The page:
Retirement and the state pension

More than half (52%) of people fear they will not have enough money to maintain their desired lifestyle in retirement, a study has found. 

YouGov polled more than 4,000 adults on behalf of The People’s Pension and discovered many people are looking to other sources of income to fund their retirement. 

These include:

  • working part-time (39%)
  • downsizing property (27%)
  • receiving inheritance (24%).

Over half (52%) of over-55s still in employment admitted they were unsure of what age they would start receiving the state pension.

Furthermore, 55% did not know how much the full of state pension is.

Among people aged 18 to 24, 93% were unsure of the weekly state pension rate and another 83% had no idea when they would receive the state pension.

Darren Philp, director of policy and market engagement at The People’s Pension, said:

“People may choose to work part-time or survive on uncertain funding sources, such as an inheritance or property. 

“These precarious pensioners are not generations of the future but include those over 55, many of whom may be unprepared for retirement.”

Receiving state pension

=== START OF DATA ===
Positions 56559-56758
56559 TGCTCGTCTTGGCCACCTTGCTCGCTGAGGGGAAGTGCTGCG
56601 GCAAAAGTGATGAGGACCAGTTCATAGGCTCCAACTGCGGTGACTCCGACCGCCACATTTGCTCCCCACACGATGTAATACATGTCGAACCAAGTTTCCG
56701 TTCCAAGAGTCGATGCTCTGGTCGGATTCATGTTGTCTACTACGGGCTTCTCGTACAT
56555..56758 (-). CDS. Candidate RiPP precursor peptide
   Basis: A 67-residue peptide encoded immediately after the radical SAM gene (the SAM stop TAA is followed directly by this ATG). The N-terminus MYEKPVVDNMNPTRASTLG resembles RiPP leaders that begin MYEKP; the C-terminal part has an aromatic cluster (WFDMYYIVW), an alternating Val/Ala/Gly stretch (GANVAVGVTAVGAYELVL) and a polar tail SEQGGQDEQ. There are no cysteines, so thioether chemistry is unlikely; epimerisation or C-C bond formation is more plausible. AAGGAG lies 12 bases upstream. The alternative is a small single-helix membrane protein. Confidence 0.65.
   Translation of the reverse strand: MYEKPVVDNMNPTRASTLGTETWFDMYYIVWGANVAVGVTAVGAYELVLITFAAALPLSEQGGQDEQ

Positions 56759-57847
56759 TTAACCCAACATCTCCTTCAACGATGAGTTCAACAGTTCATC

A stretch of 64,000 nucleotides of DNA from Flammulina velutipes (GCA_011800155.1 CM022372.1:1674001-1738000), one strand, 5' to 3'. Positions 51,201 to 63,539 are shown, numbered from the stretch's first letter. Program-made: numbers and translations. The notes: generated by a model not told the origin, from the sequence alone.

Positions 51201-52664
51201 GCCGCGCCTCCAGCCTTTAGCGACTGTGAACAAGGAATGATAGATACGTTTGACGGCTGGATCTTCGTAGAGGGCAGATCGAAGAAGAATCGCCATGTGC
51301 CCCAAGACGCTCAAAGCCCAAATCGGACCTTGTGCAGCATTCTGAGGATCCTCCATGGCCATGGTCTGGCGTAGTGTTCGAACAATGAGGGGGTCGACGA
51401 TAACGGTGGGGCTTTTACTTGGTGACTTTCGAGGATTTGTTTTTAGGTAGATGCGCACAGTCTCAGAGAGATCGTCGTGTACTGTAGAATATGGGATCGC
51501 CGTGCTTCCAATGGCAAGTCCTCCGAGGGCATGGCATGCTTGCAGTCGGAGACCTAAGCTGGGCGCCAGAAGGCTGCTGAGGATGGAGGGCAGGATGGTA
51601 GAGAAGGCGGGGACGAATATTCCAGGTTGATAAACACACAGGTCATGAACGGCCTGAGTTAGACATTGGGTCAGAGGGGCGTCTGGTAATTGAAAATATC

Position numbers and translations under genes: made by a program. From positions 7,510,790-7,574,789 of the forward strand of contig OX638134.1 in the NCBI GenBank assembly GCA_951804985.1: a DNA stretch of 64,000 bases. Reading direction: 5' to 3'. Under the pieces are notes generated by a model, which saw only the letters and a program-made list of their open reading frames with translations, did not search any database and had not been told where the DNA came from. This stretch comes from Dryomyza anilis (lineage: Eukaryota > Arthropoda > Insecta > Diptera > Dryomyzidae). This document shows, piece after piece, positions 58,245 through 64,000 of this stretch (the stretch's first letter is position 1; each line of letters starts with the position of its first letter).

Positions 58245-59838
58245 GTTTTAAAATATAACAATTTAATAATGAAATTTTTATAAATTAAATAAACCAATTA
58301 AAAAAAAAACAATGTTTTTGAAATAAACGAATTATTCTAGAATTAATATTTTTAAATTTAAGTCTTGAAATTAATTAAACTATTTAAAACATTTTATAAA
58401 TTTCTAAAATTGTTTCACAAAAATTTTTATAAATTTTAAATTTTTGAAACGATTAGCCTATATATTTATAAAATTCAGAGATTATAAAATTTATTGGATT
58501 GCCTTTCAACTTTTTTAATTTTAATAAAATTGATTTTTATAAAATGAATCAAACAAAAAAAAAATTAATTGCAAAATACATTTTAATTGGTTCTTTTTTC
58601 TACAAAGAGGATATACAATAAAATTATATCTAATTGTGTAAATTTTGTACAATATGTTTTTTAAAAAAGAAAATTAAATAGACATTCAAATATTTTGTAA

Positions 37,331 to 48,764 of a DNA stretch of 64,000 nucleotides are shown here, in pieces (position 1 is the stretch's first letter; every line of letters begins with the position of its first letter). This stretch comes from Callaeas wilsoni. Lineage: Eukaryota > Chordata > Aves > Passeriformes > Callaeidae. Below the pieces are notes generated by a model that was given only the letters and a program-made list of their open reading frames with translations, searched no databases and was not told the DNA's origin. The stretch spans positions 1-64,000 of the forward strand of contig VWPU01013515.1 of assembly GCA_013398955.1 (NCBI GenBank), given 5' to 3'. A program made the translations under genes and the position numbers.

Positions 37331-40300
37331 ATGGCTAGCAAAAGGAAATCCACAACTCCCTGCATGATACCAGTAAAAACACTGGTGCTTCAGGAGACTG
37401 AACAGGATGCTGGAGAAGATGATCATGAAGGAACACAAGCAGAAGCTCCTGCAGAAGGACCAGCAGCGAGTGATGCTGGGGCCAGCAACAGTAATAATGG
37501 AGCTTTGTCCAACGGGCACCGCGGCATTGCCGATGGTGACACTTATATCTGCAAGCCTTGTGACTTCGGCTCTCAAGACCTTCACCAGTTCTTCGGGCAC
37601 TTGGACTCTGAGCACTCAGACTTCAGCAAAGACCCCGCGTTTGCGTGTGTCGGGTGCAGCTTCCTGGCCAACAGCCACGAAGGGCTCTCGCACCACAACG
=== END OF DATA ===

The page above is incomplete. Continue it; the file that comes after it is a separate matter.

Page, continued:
Depending on your gender, your national insurance record and when you were born, you will start receiving your state pension when you reach the government’s state pension age. 

Many women currently get their state pension at 63 years old and men at 65.

Those who reached their state pension age before 6 April 2016 will qualify under the old rules, while those who reached their retirement age after this date qualify for the new state pension. 

The full new state pension amount is £159.55 a week from 6 April 2017 until 5 April 2018. However, you need at least 10 qualifying years on your national insurance record to claim 

To obtain the full amount, you must make national insurance contributions (NICs) for 35 years.

You will receive a proportion of the new state pension if you have between 10 and 35 qualifying years of NICs. 

Age rise

The state pension age is being raised over a period of time with both men and women getting their entitlement at 66 years old in 2020.

The government also brought forward the rise in state pension age. The age will increase to 68 between 2037 and 2039, rather than between 2044 and 2046 as originally planned.

If you were born between 6 April 1970 and 5 April 1978, you will remain in employment for an extra year before reaching your state pension retirement age.

Those born on or before 5 April 1970 will not be affected by the change.

Contact us to discuss the state pension.